"Only on that particular day was catastrophe possible."
At Passages, J. Bowring, author of A Field Guide to Melancholy, shows a clip of her venture into the Walter Benjamin memorial of Dani Karavan.
The space is a descending slant along, almost hovering above, the rocky shore of Portbou, on the Spanish coast. While Karavan's work is often marked by a false whiteness -- bright paths cut into grass, towers rising from the brownish soil, pillars in a public alley -- the memorial to Benjamin is aptly and strikingly dark. Perhaps this is to echo the title of Benjamin's massive project, Passagen-Werk, and the sense of the dim afterglow he evoked in those Paris arcades. But it must also refer to the passage through the Pyrenees from France, and obviously, in Benjamin's case, to death. Its brick and steel tones speak to both the slow erosion of entropy and the more powerful, unavoidable grind of the sea at the bottom of the memorial's arc.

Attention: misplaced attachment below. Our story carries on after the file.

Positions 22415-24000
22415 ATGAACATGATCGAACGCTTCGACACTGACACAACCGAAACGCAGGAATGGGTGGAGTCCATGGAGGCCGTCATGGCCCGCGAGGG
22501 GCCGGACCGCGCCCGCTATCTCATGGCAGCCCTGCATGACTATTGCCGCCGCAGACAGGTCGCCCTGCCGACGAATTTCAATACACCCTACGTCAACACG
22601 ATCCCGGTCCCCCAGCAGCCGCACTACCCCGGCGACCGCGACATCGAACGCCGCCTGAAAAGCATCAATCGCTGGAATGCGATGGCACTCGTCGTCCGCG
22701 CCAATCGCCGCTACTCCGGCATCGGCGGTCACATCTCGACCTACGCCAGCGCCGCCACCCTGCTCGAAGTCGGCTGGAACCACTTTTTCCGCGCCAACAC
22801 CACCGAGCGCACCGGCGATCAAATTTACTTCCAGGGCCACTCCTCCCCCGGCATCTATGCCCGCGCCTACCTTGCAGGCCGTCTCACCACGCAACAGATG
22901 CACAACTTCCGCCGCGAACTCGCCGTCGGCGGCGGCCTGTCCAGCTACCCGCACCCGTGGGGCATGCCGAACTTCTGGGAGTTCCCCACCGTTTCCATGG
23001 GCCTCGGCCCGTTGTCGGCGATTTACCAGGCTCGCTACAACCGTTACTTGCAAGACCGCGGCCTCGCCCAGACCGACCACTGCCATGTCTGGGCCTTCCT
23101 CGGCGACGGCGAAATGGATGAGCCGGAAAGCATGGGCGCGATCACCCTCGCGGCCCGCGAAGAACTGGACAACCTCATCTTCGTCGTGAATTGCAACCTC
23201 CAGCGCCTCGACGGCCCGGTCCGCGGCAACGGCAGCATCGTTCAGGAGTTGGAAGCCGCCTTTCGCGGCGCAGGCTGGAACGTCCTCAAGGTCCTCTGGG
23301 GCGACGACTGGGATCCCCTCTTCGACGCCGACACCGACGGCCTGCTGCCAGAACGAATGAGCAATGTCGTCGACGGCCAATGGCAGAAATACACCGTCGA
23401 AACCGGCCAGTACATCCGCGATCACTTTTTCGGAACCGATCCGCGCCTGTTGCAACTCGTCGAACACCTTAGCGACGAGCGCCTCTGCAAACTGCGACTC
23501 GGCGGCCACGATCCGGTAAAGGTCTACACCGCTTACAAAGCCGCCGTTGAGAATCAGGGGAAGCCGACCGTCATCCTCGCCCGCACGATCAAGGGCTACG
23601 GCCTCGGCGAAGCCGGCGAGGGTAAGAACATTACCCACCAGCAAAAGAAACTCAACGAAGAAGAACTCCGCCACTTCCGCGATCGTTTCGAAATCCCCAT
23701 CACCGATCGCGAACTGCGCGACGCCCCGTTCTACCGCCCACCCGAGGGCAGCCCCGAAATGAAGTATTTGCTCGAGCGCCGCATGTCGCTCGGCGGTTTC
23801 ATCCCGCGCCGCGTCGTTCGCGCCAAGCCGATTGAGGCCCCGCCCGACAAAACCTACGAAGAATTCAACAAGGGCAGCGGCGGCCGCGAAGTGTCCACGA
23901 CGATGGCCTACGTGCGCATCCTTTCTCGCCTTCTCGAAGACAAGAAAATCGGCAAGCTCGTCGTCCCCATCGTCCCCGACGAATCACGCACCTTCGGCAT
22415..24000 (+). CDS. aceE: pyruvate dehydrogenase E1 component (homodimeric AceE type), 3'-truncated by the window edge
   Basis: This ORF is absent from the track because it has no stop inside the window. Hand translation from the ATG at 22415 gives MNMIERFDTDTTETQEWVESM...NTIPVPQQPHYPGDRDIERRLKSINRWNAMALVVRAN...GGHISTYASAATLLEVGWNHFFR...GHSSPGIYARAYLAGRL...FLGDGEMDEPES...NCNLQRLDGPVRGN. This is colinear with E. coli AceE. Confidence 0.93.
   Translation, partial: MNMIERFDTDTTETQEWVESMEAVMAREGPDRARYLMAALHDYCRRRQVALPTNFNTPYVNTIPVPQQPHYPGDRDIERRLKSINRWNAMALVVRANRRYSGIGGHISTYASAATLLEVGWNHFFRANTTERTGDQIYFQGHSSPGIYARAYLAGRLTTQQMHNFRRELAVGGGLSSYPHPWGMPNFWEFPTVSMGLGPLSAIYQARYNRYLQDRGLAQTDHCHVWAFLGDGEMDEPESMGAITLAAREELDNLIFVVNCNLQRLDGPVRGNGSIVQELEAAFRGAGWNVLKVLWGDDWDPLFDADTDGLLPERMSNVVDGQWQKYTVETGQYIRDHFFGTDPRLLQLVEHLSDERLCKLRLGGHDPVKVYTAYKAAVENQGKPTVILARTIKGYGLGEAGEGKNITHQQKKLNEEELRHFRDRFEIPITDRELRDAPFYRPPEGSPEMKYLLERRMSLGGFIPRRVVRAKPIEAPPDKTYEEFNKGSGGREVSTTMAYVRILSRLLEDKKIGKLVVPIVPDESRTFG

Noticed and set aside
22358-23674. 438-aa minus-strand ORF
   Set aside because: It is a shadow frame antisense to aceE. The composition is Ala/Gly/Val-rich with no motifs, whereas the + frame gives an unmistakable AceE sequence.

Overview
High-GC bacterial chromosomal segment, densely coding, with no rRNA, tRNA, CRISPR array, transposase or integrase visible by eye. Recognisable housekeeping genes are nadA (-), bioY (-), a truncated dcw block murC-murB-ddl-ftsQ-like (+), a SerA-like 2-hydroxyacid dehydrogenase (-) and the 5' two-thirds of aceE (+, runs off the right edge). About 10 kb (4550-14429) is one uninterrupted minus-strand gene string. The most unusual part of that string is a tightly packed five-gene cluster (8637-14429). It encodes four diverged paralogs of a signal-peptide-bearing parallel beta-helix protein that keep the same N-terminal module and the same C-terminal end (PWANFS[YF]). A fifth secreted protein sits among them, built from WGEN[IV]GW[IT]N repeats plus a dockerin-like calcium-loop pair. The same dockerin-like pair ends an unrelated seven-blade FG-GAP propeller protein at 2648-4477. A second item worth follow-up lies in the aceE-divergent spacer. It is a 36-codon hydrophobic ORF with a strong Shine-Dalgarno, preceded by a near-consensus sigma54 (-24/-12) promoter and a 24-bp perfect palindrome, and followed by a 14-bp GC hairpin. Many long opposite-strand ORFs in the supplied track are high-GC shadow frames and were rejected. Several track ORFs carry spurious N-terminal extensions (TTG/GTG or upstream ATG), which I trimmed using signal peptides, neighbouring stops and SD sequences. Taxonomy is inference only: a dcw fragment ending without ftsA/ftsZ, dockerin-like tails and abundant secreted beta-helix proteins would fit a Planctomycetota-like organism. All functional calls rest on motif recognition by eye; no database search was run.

Because Spain's rail system uses a different track system than the rest of Europe, Portbou has long been a dreary point for arrivals and departure along the coast; those waiting to enter from France, or leave for it, often stacked in the station, dull and tired. Or that is how it was a long time ago, when a great many fewer people would have heard the name -- now with its saint-like aura -- of the writer who committed suicide there in 1940, his attempt to escape Nazified Europe having failed. Today he is more widely recognized, if surely few would have made a pilgrimage to his memorial on a biting January day, and perhaps, though his burial spot was long unmarked and is now expanded to include the sea and earth, the station fills and empties like clockwork, most passers-through oblivious to what occurred so close, where a catastrophe occurred just once, on a certain day, and even then was hardly understood by those who found the body of just another escapee.